Dual Degree Programs
- J.D.-M.B.A. Program
- J.D.-M.M.C. Program
- J.D.-M.P.A. Program
- J.D.- M.S. in Finance Program
- J.D.-M.S.W. Program
Please note that the J.D. students may also pursue the optional D.C.L. along with the Dual Degree.
Louisiana State University, through the Paul M. Hebert Law Center and the E. J. Ourso College of Business, offers a combined J.D.-M.B.A. program that allows students to earn both a law degree and an MBA degree concurrently. Students earn overlapping credit towards both degrees. The transfer of concurrent credits allows a student to complete the requirements for both degrees in four years. Otherwise, completion of the two degrees would take at least five years. The two faculties feel that granting concurrent credit will enhance the attractiveness of the respective academic programs and provide greater employment opportunities to a number of talented students.
The respective faculties of the law school and the business school have approved an award of 12 hours of credit toward the J.D. for courses taken in the M.B.A. program and of 14 hours of credit toward the M.B.A. for courses taken in the law school. The course credit will also be counted toward the degree (J.D. or M.B.A.) from the institution in which the courses were taken.
Although the awarding of transfer credit (granting of concurrent credit) may colloquially be referred to as a “joint degree program,” that description is a misnomer from an administrative perspective. Each institution separately awards its degree. A student successfully completing the required courses of study shall receive two degrees, a Juris Doctor by the LSU Law Center and a Master of Business Administration awarded by the E. J. Ourso College of Business.
The only change in either degree program is the awarding of concurrent credit. A student will have the option of pursuing parallel degree programs with common areas of study. A student will be required initially to complete either the first year at the law school or the first year at the business school.
A student who wishes to first pursue law may choose to complete either the first or the first and second (i.e. “freshman” and “junior”) years of law school before completing the first year of the business school’s M.B.A. program. Following completion of the first year of the M.B.A. program, the student would follow a combined curriculum of law and business school courses. Students should note that they must complete Evidence (LAW 5605) before being allowed to enroll in Trial Advocacy (LAW 5608), which is conducted over a three-day period one week before the fall semester of the third year.
A student who wishes to first pursue the M.B.A. curriculum at the business school would complete the first year at the business school followed by the first year of law school. The student would then pursue both law and business courses toward completion of the final requirements of each program.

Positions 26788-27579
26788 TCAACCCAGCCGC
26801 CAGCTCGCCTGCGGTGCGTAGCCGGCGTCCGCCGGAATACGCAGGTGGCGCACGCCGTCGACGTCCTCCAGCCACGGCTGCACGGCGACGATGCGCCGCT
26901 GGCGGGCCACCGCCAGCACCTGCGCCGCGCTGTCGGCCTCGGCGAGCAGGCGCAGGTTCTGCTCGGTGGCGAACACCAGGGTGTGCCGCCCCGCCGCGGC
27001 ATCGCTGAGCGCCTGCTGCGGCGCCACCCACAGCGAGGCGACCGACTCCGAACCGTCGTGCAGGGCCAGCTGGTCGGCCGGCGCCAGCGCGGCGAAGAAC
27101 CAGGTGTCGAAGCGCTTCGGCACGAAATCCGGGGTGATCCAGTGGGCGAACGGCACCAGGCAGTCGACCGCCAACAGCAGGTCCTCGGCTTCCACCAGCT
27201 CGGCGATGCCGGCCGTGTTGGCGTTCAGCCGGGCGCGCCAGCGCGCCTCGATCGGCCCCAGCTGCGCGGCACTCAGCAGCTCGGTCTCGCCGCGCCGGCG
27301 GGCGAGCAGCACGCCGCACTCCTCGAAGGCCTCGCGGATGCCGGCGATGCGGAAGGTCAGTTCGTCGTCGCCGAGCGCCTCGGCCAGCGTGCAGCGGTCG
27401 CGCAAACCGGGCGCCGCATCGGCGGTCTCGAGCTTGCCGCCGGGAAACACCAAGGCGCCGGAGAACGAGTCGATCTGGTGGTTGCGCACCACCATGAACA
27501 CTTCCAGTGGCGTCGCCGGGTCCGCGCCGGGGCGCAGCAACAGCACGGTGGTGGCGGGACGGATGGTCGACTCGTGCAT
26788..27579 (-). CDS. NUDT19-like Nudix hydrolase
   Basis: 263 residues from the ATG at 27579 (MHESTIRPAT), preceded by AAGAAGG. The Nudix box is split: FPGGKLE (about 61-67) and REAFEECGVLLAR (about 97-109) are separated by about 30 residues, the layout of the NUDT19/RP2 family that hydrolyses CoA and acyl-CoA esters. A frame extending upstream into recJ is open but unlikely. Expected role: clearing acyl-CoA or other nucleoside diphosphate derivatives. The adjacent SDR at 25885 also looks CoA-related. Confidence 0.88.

In order to be approved for the combined credit, a student is required to be admitted to both the E. J. Ourso College of Business and the LSU Law Center. Admission to each will be determined independently by the faculty of each school. This cooperative agreement between the two faculties leaves each degree program with separate admission requirements, with separate first year requirements, and with separate degree requirements as determined exclusively by the faculty recommending the awarding of the degree.
Tuition and fees will be paid to both the Law Center and the LSU campus according to the number of credit hours for which the student is registered on each campus.
In order to be approved for the combined credit, a student is required to be admitted to both the E. J. Ourso College of Business and the LSU Law Center. Applicants should contact both the Law Center and the E.J. Ourso College of Business for information.
For more information regarding the M.B.A. program, contact Leila Shaik, email@example.com.
The Law Center and LSU’s Manship School of Mass Communication offer a concurrent degree program through which a student may receive both a Juris Doctor and a Master of Mass Communication degree in approximately four years.
Applicants to the program must be separately admitted into the J.D. and M.M.C. programs. Students may begin the program in either the Law Center or the Manship School, but one of the first two years of the program must be devoted exclusively to the first year of the J.D. program at the Law Center. Thereafter, students may take a combination of law and mass communication courses, and complete the M.M.C. thesis requirement near the end of the fourth year of the concurrent program. Although the two degree programs remain separate from one another, the concurrent program accelerates the completion of both degrees because of each school’s recognition of credit hours earned for course work completed in the other. The Law Center accepts nine credit hours of mass communication course work as elective credits toward the J.D. degree and the Manship School accepts nine credit hours of law course work as elective credits toward the M.M.C. degree.